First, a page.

Their Staten Island house ravaged by Hurricane Sandy is not the only thing that needs extensive repair when 60-something-year-olds Marty and Mary Murphy return to what had always been their home.
In Sharyn Rothstein’s ‘By the Water,’ a Chicago premiere now at Northlight Theatre, attempts by the stubborn Marty to live there again and convince his neighbors to return, antagonize his friends who want to accept a bailout and move where safe from a repeat disaster.
But that is minor compared to how those efforts finally reveal Marty’s serious past mistakes, the feelings of his long-suffering Mary, and how and why his adult sons feel the way they do towards each other and their dad.
Well directed by Cody Estle, audiences will find there is a lot more going on then seen in the first 20 minutes of a play that only lasts an hour and 45 minutes.
Marty, brilliantly played by Francis Guinan, starts out as a sympathetic character who wants to rebuild the house his father gave him.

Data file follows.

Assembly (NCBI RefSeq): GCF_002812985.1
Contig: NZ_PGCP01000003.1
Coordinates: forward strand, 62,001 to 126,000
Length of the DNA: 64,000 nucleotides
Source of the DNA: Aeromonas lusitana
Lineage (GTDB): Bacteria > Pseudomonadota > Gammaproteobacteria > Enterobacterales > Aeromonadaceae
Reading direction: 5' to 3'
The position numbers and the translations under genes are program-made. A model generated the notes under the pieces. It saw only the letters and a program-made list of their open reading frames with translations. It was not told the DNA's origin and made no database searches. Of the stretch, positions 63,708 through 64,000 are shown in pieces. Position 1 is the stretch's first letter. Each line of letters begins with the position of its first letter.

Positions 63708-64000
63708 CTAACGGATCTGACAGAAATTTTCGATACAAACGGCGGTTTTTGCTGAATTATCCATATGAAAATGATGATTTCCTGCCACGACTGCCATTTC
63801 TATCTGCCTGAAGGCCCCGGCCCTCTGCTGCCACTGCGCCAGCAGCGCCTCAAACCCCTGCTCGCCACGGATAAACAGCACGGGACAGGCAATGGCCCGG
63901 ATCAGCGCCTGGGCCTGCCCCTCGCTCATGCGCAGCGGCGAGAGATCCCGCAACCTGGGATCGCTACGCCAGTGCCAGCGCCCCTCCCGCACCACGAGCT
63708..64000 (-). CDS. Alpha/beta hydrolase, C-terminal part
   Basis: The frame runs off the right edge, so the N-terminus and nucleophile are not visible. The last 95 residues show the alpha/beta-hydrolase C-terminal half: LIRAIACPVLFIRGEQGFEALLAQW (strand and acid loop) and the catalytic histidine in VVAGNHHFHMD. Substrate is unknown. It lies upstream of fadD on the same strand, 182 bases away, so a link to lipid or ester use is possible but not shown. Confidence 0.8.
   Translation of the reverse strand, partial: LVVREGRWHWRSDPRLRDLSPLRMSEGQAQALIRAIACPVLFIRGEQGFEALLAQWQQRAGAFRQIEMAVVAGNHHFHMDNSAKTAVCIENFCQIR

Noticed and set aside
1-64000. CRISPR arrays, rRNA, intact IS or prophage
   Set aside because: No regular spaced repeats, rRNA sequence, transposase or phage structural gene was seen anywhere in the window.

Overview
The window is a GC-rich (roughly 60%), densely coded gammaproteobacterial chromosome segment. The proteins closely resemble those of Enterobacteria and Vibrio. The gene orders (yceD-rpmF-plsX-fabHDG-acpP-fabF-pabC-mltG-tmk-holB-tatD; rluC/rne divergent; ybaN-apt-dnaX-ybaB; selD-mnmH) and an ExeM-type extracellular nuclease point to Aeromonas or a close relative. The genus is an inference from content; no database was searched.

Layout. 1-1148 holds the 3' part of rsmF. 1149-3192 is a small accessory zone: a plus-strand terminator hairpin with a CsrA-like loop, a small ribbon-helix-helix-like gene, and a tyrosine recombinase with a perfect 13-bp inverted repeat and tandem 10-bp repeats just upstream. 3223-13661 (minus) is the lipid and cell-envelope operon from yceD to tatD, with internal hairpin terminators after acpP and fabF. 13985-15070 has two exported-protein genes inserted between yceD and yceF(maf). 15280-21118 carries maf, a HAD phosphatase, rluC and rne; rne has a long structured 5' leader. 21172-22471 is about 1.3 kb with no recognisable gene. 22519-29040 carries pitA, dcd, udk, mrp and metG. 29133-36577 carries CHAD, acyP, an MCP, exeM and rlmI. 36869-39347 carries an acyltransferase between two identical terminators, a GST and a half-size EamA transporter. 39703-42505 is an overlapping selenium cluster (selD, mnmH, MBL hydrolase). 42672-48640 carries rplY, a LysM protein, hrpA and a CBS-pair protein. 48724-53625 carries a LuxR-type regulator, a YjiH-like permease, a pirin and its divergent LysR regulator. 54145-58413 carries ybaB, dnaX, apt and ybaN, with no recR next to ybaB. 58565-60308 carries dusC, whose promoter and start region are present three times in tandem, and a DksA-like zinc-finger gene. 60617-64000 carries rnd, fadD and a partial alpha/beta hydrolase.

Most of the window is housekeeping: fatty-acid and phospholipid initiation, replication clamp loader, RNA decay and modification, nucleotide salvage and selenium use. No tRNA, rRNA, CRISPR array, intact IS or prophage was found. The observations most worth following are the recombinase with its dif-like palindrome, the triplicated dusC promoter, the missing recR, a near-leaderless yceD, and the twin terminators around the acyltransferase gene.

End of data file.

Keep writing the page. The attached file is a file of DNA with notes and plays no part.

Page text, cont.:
But sympathies start to erode as he shows little love and appreciation for his successful eldest son Sal, nicely interpreted by Jordan Brown, and instead empathizes with his recently released from prison younger son, Brian, charmingly played by Joel Reitsma.
His character draws even less sympathy as he continues to dominate Mary, exceptionally portrayed by Penny Slushier.
Amanda Drinkall is very believable as recently divorced Emily Mancini, Brian’s love interest. Her parents, the neighboring couple Andrea and Philip Carter, are well played by Janet Ulrich Brooks and Patrick Clear.
Jeffrey D. Kmiec’s impressive scenic design perfectly accomplishes the impression of a hurricane disaster while still offering a skeletal place to stay and greet family and neighbors.
‘By the Water’ by Sharyn Rothstein is at Northlight Theatre, 9501 Skokie Boulevard, Skokie, IL, now through April 23, 2017. For tickets and other information visit Northlight and call (847) 673-6300.